It’s the first Kyoani series to feature a cast of highly attractive young men, quite the course change from the moeblobs we’ve long since got used to. Its title has to have some of the lowest Google Juice ever garnered by a series in recent memory; perhaps they were scared away by names like this. For a Kyoani series, its scenery shots are surprisingly detailed.
Well we have another achievement to add to the list: after just one episode its viewers and fanbase have created and uploaded the biggest trove of genderswapped art for a series I’ve ever seen. For example, erichpcsc’s picture of Haruka below, which you can compare with the first rather fabulous image above.
All online fandoms do this, but anime in particular seems to attract a large amount of fanart with characters reimagined as another gender. Perhaps the most famous example is Kyonko, a female version of Kyon, the male protagonist from the Haruhi Suzumiya franchise. Her disenchanted face is so priceless, I’ve been using her likeness on posts like this for years!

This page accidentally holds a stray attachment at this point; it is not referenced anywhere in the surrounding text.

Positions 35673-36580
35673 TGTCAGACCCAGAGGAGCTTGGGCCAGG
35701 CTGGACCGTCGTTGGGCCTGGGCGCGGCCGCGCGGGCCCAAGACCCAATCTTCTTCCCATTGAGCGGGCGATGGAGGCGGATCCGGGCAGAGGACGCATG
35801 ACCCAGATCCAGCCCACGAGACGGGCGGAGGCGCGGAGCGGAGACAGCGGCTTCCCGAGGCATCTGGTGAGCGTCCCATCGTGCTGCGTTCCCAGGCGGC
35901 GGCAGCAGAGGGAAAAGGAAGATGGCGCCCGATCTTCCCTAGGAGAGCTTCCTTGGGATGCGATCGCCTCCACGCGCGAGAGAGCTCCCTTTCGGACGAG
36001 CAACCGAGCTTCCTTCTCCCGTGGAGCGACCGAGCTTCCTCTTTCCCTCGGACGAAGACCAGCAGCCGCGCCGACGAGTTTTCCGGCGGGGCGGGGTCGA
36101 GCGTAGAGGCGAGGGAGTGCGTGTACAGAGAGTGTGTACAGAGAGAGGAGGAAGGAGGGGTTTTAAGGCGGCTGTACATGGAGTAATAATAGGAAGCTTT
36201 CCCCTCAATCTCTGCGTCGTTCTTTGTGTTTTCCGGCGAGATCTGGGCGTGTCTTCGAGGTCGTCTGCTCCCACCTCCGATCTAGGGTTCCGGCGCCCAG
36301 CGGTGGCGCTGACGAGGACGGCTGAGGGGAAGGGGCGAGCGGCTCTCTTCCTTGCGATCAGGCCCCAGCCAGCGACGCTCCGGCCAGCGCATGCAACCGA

The speed with which the Pixiv community have uploaded genderswapped Free characters speaks to several different phenomena, me thinks.
(Image above by mitsukam on Pixiv).
I suppose it first speaks to Kyoani’s art style. When we saw Tamako Market, we got a glimpse again at what their stylised image of a young man was. Despite their rugged, toned bodies, the boys of Free still have the limpid, expressive eyes usually reserved for female characters. Its not that all their characters look like women, its that they all seem to conform to a roughly similar art style.
In other words, reimagining Kyoani characters as another gender isn’t as great an artistic leap as perhaps we’d think. Contrast this with Western comics, for example. Looking at their facial features, you couldn’t easily confuse male and female characters.
Of course, I could be overanalysing this. Its just as likely male anime fans need their fix of attractive female characters, and draw the fanart to alleviate the lack of them in Free.